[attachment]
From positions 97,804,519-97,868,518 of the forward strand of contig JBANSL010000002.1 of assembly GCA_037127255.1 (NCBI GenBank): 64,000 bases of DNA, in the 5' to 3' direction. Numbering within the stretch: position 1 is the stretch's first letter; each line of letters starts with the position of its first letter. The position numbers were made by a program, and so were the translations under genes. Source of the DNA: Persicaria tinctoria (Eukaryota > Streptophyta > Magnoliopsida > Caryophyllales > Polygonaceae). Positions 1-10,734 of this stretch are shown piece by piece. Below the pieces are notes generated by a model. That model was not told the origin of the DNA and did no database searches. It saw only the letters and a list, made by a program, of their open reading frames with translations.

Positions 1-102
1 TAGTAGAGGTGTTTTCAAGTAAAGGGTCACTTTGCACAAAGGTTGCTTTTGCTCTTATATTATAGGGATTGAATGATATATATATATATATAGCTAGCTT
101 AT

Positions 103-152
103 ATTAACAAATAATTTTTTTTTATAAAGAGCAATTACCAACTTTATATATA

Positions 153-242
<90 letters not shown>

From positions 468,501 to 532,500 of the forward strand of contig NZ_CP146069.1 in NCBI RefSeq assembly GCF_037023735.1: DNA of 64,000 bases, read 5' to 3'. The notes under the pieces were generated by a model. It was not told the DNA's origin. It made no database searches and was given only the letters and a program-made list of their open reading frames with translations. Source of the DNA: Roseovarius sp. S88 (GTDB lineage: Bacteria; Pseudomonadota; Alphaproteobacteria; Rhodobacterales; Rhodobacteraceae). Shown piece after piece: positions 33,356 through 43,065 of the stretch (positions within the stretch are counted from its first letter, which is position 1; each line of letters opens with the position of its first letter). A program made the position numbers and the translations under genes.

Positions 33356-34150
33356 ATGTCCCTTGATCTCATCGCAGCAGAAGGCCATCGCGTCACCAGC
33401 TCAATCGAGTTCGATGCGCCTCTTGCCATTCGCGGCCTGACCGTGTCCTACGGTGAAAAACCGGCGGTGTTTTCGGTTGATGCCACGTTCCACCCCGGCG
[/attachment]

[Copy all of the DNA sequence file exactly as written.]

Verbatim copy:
From positions 97,804,519-97,868,518 of the forward strand of contig JBANSL010000002.1 of assembly GCA_037127255.1 (NCBI GenBank): 64,000 bases of DNA, in the 5' to 3' direction. Numbering within the stretch: position 1 is the stretch's first letter; each line of letters starts with the position of its first letter. The position numbers were made by a program, and so were the translations under genes. Source of the DNA: Persicaria tinctoria (Eukaryota > Streptophyta > Magnoliopsida > Caryophyllales > Polygonaceae). Positions 1-10,734 of this stretch are shown piece by piece. Below the pieces are notes generated by a model. That model was not told the origin of the DNA and did no database searches. It saw only the letters and a list, made by a program, of their open reading frames with translations.

Positions 1-102
1 TAGTAGAGGTGTTTTCAAGTAAAGGGTCACTTTGCACAAAGGTTGCTTTTGCTCTTATATTATAGGGATTGAATGATATATATATATATATAGCTAGCTT
101 AT

Positions 103-152
103 ATTAACAAATAATTTTTTTTTATAAAGAGCAATTACCAACTTTATATATA

Positions 153-242
<90 letters not shown>

From positions 468,501 to 532,500 of the forward strand of contig NZ_CP146069.1 in NCBI RefSeq assembly GCF_037023735.1: DNA of 64,000 bases, read 5' to 3'. The notes under the pieces were generated by a model. It was not told the DNA's origin. It made no database searches and was given only the letters and a program-made list of their open reading frames with translations. Source of the DNA: Roseovarius sp. S88 (GTDB lineage: Bacteria; Pseudomonadota; Alphaproteobacteria; Rhodobacterales; Rhodobacteraceae). Shown piece after piece: positions 33,356 through 43,065 of the stretch (positions within the stretch are counted from its first letter, which is position 1; each line of letters opens with the position of its first letter). A program made the position numbers and the translations under genes.

Positions 33356-34150
33356 ATGTCCCTTGATCTCATCGCAGCAGAAGGCCATCGCGTCACCAGC
33401 TCAATCGAGTTCGATGCGCCTCTTGCCATTCGCGGCCTGACCGTGTCCTACGGTGAAAAACCGGCGGTGTTTTCGGTTGATGCCACGTTCCACCCCGGCG